Putin Warns U.S.: Don't Attack Iraq

Russian President Vladimir Putin warned the United States against unilateral military action against Iraq, saying such an action could only come after United Nations Security Council approval.

In an interview published in The Wall Street Journal Monday, Putin, interviewed at the Kremlin, explained that the situation in Iraq was different from that of Taliban-ruled Afghanistan. Only international support could allow American action against Saddam Hussein to take place, he said.

Putin also reaffirmed Russia' partnership with the U.S., calling it the "natural and necessary" key to global stability. The two powers have reached "new level of trust," he said, one that "allows us, despite any differences or arguments on specific issues, to avoid confrontation."

The Russian president was the first world leader to offer condolences to President Bush after the Sept. 11 terror attacks, and he has been a strong supporter of the American-led military campaign in Afghanistan.

But Russia also leads Security Council support for Iraq, which owes Moscow billions of dollars. It routinely protests Anglo-American airstrikes on Iraqi military facilities and works to end the U.N. sanctions imposed on Iraq after Hussein's 1990 invasion of neighboring Kuwait.

"There is no ground to violate internationally recognized procedures" in dealing with Iraq, Putin said. "The military option is far from being the sole, universal or best solution."

Putin also criticized Bush's "axis of evil" comments from the State of the Union address two weeks ago, in which the U.S. president warned that Iran, Iraq and North Korea were working to destabilize the globe.

Several U.S. officials have suggested that Iraq would be the next target of the American-led war on terrorism.

"We oppose the drawing up of blacklists," Putin said in the Journal. He admitted that Iraq presented a "problem," but added that "such problems cannot be solved by one country alone."

The Russian president said he had spoken with his American counterpart after the Jan. 29 address, stating that Bush was "aware of our position" regarding Iraq, which he characterized as "not unique and ... shared by a very large number of other countries."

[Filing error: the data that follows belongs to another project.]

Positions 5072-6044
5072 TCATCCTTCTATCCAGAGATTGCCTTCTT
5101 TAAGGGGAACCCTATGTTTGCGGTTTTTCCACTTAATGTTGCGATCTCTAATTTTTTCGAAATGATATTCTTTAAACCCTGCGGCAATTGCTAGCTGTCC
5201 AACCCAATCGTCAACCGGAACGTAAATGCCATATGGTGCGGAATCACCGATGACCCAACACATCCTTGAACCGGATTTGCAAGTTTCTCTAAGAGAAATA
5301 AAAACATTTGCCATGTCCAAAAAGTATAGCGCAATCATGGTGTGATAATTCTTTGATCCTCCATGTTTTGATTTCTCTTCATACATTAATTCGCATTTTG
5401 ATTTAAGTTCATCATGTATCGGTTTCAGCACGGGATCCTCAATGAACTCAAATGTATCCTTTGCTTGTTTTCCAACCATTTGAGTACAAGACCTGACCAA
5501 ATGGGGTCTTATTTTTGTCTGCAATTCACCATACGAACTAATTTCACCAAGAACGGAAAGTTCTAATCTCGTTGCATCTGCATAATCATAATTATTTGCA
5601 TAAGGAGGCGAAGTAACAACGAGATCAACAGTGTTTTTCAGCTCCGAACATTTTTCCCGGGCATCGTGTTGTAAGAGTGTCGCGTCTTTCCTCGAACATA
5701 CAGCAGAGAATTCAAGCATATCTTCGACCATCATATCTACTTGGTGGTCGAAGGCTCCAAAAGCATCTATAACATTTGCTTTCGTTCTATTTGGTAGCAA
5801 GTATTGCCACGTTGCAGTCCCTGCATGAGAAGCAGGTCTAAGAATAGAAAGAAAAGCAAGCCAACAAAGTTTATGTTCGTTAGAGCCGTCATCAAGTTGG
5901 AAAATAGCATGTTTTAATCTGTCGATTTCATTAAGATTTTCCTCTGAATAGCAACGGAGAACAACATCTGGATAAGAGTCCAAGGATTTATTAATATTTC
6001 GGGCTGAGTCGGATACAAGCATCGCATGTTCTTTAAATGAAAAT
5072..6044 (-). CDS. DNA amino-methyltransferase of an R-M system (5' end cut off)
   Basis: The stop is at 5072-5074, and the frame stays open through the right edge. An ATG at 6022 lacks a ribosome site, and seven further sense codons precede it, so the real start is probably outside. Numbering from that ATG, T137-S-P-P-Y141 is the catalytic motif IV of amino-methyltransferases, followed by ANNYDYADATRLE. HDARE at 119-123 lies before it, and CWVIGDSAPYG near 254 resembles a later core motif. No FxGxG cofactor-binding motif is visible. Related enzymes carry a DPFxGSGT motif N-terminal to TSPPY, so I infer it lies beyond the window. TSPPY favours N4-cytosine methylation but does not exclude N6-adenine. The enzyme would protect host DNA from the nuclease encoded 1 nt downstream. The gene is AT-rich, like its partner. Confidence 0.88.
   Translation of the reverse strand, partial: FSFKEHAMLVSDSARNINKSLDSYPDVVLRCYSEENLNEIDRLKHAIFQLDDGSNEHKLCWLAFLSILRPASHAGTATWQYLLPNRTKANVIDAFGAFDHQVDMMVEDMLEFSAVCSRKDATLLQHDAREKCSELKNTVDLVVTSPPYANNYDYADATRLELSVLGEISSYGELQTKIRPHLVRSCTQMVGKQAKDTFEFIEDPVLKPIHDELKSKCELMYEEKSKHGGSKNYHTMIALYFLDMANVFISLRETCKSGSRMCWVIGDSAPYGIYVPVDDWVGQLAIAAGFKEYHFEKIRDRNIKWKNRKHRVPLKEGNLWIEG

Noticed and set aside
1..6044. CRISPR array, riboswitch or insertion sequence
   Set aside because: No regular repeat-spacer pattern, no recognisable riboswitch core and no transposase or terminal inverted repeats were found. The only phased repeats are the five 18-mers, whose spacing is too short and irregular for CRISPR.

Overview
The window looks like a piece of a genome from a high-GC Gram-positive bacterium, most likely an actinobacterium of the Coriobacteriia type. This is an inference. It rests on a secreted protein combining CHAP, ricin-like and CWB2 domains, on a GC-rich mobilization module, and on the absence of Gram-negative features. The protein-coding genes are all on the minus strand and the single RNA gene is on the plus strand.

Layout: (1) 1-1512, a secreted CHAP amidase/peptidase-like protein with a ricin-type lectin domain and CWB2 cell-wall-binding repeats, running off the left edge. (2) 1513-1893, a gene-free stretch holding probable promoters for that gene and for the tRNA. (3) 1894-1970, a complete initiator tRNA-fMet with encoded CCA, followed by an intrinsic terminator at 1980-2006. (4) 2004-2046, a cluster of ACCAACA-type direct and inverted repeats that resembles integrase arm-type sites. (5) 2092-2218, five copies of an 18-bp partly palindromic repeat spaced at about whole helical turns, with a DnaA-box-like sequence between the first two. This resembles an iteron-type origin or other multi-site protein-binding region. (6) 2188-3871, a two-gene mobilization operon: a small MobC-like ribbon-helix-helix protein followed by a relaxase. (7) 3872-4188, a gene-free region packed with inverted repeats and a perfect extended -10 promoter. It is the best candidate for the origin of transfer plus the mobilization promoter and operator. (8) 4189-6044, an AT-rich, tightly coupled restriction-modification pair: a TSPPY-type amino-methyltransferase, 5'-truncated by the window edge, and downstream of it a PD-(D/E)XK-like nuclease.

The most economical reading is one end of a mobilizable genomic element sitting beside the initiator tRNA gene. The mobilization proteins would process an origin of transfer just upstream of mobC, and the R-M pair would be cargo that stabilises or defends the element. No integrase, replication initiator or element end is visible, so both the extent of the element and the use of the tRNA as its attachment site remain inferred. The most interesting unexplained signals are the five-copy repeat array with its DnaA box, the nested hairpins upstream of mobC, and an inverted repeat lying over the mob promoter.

"It was a success for him as a political leader," Putin said of the State of the Union address. But, he noted, Bush "did not say that bombing will start tomorrow."

In Washington, White House spokesman Ari Fleischer said Bush "has made clear that different coalitions will be formed with different nations for different objectives. The president knows that on some issues, he'll have the support of many nations. On others, he'll have the support of a differing number of nations."

Fleischer said the Bush administration intends to "continue to work with Russia," including cooperating on developing new "smart sanctions" on Iraq. The United States seeks to revamp the sanctions against Iraq to target the government and not harm its people, but needs Russia's approval in the Security Council.

On other matters, Putin said that Russia, as one of the world's largest producers of crude oil, favored a price of $20-25 per barrel.

He also defended the criminal investigations launched recently against several prominent Russian businessmen, many of whom are political opponents of Putin. He did admit that police and prosecutors sometimes make mistakes, but said the alternative would be worse.

"Naturally we have to improve the activity of our law-enforcement authorities, but the worst way of improving their work is to block all action," Putin said. He made an analogy to a Russian joke in which an inept dentist, pulling out healthy teeth, tells a patient not to worry because "we'll find the sick tooth at some point."

The Associated Press contributed to this report.